Rhythm of PrayerRelated Media
Introduction to the Rhythm of Prayer
Rhythms define our lives. The habits we adopt and the patterns we repeat form our daily existence, direct our decisions and feed our motivations. The rhythms of life bring normalcy to unforeseen disasters and our highest celebrations. This is true of our physical and emotional lives and also true of our spirituality. We were created for a loving relationship with our Creator that is renewed and strengthened by the rhythm of prayer.
By rhythm of prayer we mean regular, fixed times of the day. The morning and the night are often cited in the Psalms as a call to prayer:
In the morning, Lord, you hear my voice;
In the morning I lay my requests before you and wait expectantly (Ps. 5:3)
On my bed I remember you;
I think of you through the watches of the night (Ps. 63:6)
The rhythm of prayer has a rich spiritual history. “Fixed-hour prayer…actually had its origins in the Judaism out of which Christianity came. Centuries before the birth of Jesus of Nazareth, the Hebrew psalmist wrote the ‘Seven times a day do I praise you’ (Ps.119: 164).” By the time of Christ, the people of God responded to ringing of forum bells that called them to prayer, including both Jews and then Christians. 1 Scriptures teach us that Jesus followed a rhythm of prayer while on earth. Often he rose early in the morning to pray.
Very early in the morning, while it was still dark, Jesus got up, left the house and went off to a solitary place, where he prayed (Mark 1:35)
But Jesus often withdrew to lonely places and prayed (Luke 5:16)
With the crowd dispersed, he climbed the mountain so he could be by himself and pray. He stayed there alone, late into the night (Matthew 14:23 The Message)
As the early church saw in the lives of Old Testament saints and the Lord Jesus Christ a rhythm of daily prayer, they incorporated into their lives this same practice. “…by the second and third centuries the great Fathers of the Church- Clement (c 150-215 A.D.), Origen (c. 185-254 A.D.), Tertullian (c.160-225 A.D.), etc- assumed as normative the observance of prayers in the morning and at night as well as for the so-called ‘little hours’.” 2 Although the Catholic (west) and Orthodox (east) Churches broke fellowship around 1000 AD both continued to practice a form of the “Daily Office” or “Daily Hours” (names given to fixed rhythms of prayer). Likewise, as the Reformation swept Europe, Anglicans produced The Book of Common Prayer (a daily/monthly/yearly rhythm of prayer guide).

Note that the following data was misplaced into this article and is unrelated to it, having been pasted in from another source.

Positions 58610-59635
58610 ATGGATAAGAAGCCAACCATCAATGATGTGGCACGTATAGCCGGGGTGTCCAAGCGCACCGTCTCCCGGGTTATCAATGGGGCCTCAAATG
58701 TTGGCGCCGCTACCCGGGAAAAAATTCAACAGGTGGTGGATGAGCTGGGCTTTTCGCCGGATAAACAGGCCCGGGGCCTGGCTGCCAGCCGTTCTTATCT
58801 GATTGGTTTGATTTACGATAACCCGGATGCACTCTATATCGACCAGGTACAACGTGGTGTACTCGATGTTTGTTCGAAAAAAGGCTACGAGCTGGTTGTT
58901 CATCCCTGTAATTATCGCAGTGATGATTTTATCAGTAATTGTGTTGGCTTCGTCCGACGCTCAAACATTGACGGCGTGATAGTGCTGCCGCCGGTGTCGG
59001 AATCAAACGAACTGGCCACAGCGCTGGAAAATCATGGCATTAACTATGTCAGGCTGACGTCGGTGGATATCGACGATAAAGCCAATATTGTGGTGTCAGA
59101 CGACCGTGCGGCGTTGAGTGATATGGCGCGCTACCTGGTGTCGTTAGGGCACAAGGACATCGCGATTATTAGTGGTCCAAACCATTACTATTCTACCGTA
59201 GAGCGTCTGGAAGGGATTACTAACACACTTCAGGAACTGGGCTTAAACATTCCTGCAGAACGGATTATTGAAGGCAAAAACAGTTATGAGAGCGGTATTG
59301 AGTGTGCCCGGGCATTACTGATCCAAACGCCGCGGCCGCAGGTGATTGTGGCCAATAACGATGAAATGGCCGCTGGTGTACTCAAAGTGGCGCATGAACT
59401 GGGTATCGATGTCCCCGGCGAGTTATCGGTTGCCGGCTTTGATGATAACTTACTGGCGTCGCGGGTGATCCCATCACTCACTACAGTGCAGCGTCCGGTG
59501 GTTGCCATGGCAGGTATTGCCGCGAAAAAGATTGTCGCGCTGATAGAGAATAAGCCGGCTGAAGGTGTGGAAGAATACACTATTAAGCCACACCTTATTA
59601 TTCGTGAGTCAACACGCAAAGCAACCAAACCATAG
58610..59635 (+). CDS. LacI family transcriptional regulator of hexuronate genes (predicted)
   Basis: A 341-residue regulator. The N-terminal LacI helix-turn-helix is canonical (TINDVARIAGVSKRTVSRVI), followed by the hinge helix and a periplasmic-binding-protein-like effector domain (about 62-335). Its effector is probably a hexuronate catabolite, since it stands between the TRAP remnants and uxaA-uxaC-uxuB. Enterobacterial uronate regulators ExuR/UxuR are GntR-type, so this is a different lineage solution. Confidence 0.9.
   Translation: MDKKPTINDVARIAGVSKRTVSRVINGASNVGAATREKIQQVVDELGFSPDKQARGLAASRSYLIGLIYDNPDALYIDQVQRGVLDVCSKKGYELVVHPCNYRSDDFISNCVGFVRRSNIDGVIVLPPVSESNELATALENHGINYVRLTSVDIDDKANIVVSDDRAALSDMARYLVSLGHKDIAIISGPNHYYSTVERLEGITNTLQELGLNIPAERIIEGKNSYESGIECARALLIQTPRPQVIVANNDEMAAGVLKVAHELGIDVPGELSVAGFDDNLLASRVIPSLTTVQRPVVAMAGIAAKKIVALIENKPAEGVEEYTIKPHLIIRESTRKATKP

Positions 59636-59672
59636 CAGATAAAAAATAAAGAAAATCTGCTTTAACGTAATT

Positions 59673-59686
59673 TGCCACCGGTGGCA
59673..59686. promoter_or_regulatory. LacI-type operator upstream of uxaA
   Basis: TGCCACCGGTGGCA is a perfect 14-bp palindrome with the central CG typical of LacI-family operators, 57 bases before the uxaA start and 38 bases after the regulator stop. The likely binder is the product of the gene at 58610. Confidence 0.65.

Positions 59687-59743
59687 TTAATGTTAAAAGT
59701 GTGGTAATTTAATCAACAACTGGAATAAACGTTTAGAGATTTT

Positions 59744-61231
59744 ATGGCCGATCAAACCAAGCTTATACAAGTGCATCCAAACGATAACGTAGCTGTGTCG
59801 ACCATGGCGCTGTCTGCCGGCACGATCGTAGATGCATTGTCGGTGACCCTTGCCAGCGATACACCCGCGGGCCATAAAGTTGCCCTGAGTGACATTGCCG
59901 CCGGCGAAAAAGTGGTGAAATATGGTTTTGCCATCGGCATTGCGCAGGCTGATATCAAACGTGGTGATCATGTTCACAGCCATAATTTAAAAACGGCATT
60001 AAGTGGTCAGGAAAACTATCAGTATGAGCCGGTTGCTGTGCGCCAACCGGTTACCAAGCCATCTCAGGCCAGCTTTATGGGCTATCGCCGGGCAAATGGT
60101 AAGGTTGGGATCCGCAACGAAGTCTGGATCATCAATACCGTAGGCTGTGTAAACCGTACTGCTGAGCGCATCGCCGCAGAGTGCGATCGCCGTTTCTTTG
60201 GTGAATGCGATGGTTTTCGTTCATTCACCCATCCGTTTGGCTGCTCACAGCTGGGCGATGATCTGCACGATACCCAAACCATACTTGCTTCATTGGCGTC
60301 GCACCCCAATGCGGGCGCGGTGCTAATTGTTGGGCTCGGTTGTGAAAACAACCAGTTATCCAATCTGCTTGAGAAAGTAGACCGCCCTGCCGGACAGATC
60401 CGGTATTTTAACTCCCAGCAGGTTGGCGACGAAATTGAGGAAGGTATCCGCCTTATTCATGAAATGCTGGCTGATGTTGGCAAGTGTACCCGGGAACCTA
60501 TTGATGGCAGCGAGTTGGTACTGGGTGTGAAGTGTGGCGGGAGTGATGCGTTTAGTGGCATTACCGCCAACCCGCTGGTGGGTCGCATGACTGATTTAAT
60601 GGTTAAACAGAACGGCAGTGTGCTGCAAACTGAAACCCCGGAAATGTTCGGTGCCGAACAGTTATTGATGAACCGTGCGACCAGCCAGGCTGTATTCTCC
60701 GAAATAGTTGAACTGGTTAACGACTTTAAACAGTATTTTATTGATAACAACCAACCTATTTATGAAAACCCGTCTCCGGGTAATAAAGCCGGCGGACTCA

Throughout church history, though the wording of the prayers has changed, the rhythm of prayer has remained a spiritual constant necessity for growing believers.
Knowing the biblical and historical call to a rhythm of prayer we might ask how to we join this on-going practice? The writer includes several choices below.
“The Psalms were written as Prayers. God’s people have prayed these prayers for thousands of years as they have sought guidance and help in everyday experiences.”3 Praying through the Psalms, monthly or yearly, morning and evening reveal the common challenges of life, its joys and sorrows and the faithfulness of our loving, caring God.
The Lord’s Prayer
When the disciples asked how they should pray, Jesus answered: